UNIDENTIFIED FEMALE: We don't care.

UNIDENTIFIED FEMALE: We don't care, though. It's nice -- it's a very nice couple and they're really beautiful together, but we don't care at all.

UNIDENTIFIED FEMALE: Their date is the same as my wedding anniversary, so I am very excited. I will never forget it from now on. And it seems that it's nice hype. It's not over the top.

UNIDENTIFIED FEMALE: I'm so excited to see it. I took the day off work.

(END VIDEO CLIP)

ANDERSON: Voices from around the world, some anticipating the royal wedding, some not.

America's first family may have missed out on an invite to Britain's royal wedding but, far from feeling snubbed, the US is showing particular interest in the pending nuptials. A reflection, perhaps, of the historic bonds shared by the two countries. Kiran Chetry now traces the relationship that, just like any other, has had its ups and downs.

(BEGIN VIDEOTAPE)

DAVID WOOLNER, HISTORIAN, ROOSEVELT INSTITUTE: It's that summer of '39 that you see the beginning of the birth of this special relationship that's been with us ever since.

KIRAN CHETRY, CNN CORRESPONDENT (voice-over): At the time, the spotlight on another royal couple, King George and Queen Elizabeth. The special relationship with the United States begins with letters between the king and President Franklin Roosevelt. And soon after, a visit. The first time a reigning British monarch tours the US.

WOOLNER: This visit, then, comes at a very critical moment. War is imminent. Roosevelt was looking for a way to strengthen US bonds with Great Britain, especially the bonds between the American people and the British people.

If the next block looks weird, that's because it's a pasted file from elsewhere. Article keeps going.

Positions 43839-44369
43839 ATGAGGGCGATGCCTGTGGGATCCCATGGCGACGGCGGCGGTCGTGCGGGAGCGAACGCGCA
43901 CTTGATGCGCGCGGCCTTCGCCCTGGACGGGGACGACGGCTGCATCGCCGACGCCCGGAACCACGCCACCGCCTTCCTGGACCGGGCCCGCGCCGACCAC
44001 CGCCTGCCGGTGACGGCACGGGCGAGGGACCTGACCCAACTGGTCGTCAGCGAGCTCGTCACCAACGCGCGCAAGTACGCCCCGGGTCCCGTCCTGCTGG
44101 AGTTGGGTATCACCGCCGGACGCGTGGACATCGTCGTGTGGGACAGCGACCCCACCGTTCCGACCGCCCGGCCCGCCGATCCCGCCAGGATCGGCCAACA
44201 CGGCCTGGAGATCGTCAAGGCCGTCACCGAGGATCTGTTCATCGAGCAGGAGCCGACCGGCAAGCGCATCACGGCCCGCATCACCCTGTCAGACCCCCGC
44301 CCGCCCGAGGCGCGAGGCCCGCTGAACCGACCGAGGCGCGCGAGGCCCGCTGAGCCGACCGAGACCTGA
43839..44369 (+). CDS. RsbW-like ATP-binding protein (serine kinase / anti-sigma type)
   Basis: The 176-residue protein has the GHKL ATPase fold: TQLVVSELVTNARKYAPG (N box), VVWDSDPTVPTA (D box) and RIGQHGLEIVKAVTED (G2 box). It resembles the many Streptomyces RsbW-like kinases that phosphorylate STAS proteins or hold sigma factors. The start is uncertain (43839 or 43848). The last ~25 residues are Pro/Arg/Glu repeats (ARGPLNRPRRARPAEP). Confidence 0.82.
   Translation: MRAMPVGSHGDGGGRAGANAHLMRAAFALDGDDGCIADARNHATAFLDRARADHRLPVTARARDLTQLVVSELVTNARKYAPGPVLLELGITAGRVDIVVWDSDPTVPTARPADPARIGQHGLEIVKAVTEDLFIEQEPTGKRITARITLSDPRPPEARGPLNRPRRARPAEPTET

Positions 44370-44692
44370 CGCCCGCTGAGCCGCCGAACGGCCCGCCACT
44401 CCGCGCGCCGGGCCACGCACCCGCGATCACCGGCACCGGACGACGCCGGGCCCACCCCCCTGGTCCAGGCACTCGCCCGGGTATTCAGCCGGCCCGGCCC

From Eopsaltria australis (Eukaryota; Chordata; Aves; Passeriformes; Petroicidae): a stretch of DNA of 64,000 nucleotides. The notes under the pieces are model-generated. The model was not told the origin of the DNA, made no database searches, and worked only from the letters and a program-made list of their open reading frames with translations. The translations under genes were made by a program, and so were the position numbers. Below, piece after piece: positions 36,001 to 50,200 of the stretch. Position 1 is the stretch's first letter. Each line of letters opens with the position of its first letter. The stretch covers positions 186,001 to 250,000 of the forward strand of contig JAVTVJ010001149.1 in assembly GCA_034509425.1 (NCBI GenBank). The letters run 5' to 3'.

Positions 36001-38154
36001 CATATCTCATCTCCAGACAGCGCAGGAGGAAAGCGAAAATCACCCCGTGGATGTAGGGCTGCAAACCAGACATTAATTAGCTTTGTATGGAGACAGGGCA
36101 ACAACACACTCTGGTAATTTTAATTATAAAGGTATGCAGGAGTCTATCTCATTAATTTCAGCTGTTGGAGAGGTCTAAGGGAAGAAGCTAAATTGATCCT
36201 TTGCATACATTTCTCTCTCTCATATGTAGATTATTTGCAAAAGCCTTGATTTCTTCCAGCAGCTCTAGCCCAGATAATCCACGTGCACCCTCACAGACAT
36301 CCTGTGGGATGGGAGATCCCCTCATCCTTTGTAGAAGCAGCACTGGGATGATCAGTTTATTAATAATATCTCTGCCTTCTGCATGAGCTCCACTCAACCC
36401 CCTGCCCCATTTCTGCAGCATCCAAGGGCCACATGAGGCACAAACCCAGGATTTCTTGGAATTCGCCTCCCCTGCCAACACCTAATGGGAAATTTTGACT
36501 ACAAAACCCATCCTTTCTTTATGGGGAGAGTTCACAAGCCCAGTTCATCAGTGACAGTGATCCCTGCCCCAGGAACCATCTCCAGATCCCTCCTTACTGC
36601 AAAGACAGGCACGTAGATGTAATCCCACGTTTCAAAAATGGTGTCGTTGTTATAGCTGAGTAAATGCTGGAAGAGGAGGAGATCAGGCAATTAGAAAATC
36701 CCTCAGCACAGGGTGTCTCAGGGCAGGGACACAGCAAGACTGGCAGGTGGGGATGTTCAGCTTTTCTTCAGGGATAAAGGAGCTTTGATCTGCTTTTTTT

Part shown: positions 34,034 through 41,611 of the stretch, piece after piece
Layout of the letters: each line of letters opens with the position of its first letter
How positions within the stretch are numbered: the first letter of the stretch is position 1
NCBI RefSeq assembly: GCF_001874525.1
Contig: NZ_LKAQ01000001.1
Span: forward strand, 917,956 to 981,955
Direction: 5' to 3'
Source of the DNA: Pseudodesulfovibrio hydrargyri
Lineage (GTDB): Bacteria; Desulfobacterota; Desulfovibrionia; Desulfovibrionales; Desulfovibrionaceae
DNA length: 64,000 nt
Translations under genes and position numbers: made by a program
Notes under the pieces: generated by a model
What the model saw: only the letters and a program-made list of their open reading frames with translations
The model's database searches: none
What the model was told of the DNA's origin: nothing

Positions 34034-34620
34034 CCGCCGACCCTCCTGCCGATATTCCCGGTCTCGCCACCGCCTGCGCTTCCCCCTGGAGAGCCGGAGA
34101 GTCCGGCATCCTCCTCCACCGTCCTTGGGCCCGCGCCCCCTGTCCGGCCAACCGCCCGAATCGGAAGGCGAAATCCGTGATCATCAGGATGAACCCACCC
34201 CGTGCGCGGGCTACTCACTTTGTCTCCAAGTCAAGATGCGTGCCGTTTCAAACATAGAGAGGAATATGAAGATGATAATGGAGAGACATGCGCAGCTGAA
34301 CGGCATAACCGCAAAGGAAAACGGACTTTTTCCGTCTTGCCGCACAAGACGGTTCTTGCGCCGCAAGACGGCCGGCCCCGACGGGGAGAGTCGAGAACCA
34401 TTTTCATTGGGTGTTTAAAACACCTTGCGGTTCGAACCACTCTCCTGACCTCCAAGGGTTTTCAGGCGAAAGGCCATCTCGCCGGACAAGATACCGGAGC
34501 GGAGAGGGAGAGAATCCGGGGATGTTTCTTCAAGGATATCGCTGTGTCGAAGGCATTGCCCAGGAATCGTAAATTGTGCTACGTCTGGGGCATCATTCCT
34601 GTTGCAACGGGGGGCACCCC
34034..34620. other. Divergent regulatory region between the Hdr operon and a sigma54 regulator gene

CHETRY: Not long after, Winston Churchill is the first to use the phrase "special relationship" as the two countries fight together during World War II, a sentiment often repeated by other prime ministers and presidents throughout the years.

GORDON BROWN, FORMER BRITISH PRIME MINISTER: I come in friendship to renew for new times our special relationship --

CHETRY (on camera): Why is that relationship so special?

BROWN: It didn't start very well 225 years ago when you kicked the British out. But I think there's shared purpose. The same values of liberty, democracy, responsibility to each other, fairness.

CHETRY (voice-over): Yet, the special relationship has not been without strains. The United States would not support Great Britain during the 1956 Suez Canal crisis, and Great Britain refused to support the United States during the Vietnam War.

BROWN: You can have treaties that are broken, but this relationship, it seems to me, is unbreakable because it is based on something more than just sort of an assessment of your best interest.